So, you’re sold that Health and Social Care is the path for you. That’s great and all, but where on earth do you start...
- Diagnose and treat health conditions that affect babies, children and young people
- This role may be physically and emotionally demanding
- Become a senior consultant or manage a department
As a paediatrician, you will be a medical practitioner specialising in children and their diseases.
- Assessing children who are ill, injured or have disabilities
- Referring patients to specialist consultants for tests
- Prescribing medication, surgery or therapies
- Explaining diagnosis and treatment plans to parents and children
- Writing patient notes and producing medical reports for professionals
- Monitoring patient progress and responses to treatments
- Supervising and training junior medical staff
You could work in an NHS or private hospital, at a health centre or in the community. Your working environment may be physically and emotionally demanding and you may need to wear a uniform.
This role would be ideal for someone with sensitivity and understanding, excellent verbal communication skills and the ability to interact with children.
You'll need to complete a 5-year degree in medicine, recognised by the General Medical Council, a 2-year foundation course of general training, and 4 to 7 years of specialist training, depending on your chosen area of medicine.
If you already have a degree in a science subject (minimum upper second), you could take a 4-year graduate entry programme into medicine. You may be able to join a 6-year degree course in medicine if you have no science qualifications. This includes a one-year pre-medical or foundation year.
You could be asked to take the University Clinical Aptitude Test or BioMedical Admissions Test, when you apply for a course. They test the skills you'll need on the course like critical thinking, problem solving, data analysis, communication and scientific knowledge.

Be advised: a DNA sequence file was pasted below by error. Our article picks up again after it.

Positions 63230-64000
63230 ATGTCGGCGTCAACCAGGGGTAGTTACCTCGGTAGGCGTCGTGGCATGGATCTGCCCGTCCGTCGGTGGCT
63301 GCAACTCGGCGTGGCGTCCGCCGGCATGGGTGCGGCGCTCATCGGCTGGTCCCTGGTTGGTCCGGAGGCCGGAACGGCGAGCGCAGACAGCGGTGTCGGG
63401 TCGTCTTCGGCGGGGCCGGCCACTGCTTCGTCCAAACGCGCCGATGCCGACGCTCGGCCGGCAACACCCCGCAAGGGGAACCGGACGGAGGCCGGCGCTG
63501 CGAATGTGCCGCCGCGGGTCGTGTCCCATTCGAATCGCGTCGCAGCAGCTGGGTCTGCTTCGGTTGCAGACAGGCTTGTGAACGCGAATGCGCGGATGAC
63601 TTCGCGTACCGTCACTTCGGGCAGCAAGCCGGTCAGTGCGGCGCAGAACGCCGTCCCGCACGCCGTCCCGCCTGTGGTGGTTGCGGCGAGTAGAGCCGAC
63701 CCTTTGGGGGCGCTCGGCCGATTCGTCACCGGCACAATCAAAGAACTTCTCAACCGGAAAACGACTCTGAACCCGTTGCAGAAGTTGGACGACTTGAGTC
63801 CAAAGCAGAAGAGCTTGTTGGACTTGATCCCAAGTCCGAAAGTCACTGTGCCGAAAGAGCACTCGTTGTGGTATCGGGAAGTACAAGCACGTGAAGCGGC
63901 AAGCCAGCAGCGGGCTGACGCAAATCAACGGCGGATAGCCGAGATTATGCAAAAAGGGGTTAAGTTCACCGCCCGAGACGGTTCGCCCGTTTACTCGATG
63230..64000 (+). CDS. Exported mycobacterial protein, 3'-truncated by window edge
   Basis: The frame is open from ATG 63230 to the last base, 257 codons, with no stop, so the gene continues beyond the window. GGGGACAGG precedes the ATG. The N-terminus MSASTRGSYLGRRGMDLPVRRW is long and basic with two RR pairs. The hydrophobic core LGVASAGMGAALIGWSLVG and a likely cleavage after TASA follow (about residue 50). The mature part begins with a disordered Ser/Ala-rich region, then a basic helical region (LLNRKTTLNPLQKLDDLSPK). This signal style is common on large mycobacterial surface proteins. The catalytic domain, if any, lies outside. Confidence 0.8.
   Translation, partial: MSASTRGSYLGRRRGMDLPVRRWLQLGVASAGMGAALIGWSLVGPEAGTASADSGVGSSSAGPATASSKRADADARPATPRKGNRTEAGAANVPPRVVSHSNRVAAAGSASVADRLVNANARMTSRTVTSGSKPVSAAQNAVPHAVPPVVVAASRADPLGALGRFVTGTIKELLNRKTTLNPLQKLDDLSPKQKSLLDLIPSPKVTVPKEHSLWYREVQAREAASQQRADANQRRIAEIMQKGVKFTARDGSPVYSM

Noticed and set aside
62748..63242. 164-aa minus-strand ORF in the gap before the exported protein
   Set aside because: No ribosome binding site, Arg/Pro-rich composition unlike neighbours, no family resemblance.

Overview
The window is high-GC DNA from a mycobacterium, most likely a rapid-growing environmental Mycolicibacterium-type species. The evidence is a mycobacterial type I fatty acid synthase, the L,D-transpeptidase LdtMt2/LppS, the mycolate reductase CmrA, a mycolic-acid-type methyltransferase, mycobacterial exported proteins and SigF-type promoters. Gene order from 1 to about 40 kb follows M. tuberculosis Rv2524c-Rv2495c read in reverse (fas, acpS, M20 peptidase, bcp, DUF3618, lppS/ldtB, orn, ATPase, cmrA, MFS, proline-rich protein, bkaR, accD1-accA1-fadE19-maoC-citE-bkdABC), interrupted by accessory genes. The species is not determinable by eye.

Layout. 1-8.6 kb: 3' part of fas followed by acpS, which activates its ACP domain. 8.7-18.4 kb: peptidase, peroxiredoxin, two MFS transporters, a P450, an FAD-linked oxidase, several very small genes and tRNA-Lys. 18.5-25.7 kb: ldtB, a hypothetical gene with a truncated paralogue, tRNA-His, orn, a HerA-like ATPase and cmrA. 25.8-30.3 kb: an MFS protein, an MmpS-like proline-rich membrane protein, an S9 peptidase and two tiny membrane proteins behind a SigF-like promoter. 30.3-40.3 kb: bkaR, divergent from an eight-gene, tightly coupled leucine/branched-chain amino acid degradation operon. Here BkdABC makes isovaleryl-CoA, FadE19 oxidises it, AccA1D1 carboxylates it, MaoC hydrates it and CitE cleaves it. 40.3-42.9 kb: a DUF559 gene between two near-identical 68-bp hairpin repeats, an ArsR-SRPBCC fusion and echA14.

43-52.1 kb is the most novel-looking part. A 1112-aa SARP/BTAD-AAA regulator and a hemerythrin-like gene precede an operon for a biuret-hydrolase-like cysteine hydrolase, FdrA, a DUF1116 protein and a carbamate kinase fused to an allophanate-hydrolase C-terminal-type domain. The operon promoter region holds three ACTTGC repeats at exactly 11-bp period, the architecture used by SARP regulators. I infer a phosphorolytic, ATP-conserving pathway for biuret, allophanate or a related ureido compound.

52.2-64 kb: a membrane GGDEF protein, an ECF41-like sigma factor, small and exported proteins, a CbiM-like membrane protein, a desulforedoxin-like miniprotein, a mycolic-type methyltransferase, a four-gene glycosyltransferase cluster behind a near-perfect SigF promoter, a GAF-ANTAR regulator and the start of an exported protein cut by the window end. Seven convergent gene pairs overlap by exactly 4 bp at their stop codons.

Medical schools will also expect you to have some relevant paid or voluntary work experience. The Royal College of Paediatrics and Child Health has information on finding a placement.
You'll usually need 7 GCSEs, including sciences, with 5 subjects at grades 9 to 7 (A* or A) and English and maths at least grade 6 to 5 (B) and 3 A levels at grade A in chemistry and either biology, physics or maths, plus another academic subject.
Check if your university has a paediatric society and get involved. The societies are a good way to hear about paediatric events, talks and training in your medical school.
You could also join the Royal College of Paediatrics and Child Health and the British Medical Association for professional development and training opportunities.
You'll need to register with the General Medical Council. You'll also need to pass enhanced background checks.
With experience, you can apply for senior consultant roles, once you're on the General Medical Council Specialist Register. You may go on to lead a team, manage a department or become medical director for an NHS Trust. You could also move into teaching and training students, trainee doctors and other healthcare professionals.